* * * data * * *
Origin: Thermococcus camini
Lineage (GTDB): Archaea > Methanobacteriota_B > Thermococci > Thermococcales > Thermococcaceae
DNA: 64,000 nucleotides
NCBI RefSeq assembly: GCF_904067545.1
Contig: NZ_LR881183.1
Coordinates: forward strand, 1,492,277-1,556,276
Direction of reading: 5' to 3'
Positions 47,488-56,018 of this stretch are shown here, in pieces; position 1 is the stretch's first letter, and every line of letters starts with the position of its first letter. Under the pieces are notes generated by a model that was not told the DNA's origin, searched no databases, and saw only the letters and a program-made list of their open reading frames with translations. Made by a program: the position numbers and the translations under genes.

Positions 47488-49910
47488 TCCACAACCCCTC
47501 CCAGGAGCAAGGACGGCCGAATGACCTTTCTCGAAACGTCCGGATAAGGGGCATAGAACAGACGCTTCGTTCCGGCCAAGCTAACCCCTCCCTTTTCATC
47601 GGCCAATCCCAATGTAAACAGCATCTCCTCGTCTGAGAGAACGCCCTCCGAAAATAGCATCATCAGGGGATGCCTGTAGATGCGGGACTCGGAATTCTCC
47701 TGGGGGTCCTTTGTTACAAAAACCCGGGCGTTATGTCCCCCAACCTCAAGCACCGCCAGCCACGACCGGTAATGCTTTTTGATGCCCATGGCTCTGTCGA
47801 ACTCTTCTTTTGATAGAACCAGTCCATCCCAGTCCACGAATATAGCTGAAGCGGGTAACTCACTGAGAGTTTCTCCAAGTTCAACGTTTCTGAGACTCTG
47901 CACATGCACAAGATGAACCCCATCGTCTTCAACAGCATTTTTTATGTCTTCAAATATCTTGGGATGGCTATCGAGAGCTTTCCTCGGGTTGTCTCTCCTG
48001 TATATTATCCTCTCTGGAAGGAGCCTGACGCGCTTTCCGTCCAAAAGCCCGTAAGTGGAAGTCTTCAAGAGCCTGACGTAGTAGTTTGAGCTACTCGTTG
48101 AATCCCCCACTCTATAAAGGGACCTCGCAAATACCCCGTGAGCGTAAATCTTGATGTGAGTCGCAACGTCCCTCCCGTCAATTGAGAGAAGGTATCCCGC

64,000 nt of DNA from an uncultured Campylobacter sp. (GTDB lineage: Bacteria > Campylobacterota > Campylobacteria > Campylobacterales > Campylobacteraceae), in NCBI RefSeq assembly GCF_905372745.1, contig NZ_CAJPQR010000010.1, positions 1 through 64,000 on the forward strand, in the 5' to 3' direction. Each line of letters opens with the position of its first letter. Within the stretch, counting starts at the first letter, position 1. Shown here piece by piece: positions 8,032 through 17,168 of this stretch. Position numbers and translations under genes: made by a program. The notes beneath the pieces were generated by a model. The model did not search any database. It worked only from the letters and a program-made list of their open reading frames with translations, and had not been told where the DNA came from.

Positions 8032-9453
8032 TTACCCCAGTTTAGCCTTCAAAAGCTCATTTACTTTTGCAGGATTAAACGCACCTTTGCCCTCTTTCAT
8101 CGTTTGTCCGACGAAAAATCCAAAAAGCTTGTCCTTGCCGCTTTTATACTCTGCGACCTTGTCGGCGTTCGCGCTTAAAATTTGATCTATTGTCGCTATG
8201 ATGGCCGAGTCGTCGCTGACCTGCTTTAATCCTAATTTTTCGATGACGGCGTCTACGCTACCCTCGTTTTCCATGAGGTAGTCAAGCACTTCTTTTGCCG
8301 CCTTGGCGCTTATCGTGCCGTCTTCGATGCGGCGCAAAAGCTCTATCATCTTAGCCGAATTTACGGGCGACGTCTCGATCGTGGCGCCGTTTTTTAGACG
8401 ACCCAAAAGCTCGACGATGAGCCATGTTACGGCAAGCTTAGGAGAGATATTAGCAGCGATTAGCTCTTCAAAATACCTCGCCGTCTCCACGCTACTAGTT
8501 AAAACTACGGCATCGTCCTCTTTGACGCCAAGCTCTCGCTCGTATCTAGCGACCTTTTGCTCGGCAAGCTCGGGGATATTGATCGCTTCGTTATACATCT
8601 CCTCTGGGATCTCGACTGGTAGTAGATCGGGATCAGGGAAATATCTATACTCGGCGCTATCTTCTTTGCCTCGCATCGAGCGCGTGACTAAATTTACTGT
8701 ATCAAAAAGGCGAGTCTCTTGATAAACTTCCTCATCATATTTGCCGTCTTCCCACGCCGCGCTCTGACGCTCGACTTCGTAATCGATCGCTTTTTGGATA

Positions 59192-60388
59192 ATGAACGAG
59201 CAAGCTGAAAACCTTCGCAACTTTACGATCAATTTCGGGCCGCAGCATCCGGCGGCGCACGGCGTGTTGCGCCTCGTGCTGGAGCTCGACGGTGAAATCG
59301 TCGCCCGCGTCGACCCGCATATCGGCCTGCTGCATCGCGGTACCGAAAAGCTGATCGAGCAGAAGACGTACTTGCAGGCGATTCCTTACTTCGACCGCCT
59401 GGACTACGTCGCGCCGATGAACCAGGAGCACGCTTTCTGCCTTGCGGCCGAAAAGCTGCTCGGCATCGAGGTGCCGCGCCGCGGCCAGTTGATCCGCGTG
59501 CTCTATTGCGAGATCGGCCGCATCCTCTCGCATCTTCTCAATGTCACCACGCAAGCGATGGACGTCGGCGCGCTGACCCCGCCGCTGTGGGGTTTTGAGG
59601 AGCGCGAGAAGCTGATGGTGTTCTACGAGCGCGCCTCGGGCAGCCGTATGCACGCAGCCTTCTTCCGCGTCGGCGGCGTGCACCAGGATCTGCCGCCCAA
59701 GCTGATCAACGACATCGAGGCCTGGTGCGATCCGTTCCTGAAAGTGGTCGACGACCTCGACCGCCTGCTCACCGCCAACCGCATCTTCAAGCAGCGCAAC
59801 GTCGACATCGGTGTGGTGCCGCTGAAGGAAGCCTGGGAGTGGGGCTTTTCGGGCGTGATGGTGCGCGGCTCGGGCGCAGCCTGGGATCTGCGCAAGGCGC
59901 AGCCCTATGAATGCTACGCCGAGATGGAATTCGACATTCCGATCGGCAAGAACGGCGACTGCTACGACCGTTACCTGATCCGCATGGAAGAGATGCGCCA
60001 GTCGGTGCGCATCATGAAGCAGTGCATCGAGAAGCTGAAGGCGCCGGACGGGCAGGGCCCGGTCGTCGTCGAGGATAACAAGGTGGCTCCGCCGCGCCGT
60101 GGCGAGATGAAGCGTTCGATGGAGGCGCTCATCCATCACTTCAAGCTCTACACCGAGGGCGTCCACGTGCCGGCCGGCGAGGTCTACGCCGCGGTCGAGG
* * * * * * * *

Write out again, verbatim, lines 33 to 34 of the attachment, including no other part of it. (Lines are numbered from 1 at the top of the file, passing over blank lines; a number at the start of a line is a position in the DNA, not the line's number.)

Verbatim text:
59501 CTCTATTGCGAGATCGGCCGCATCCTCTCGCATCTTCTCAATGTCACCACGCAAGCGATGGACGTCGGCGCGCTGACCCCGCCGCTGTGGGGTTTTGAGG
59601 AGCGCGAGAAGCTGATGGTGTTCTACGAGCGCGCCTCGGGCAGCCGTATGCACGCAGCCTTCTTCCGCGTCGGCGGCGTGCACCAGGATCTGCCGCCCAA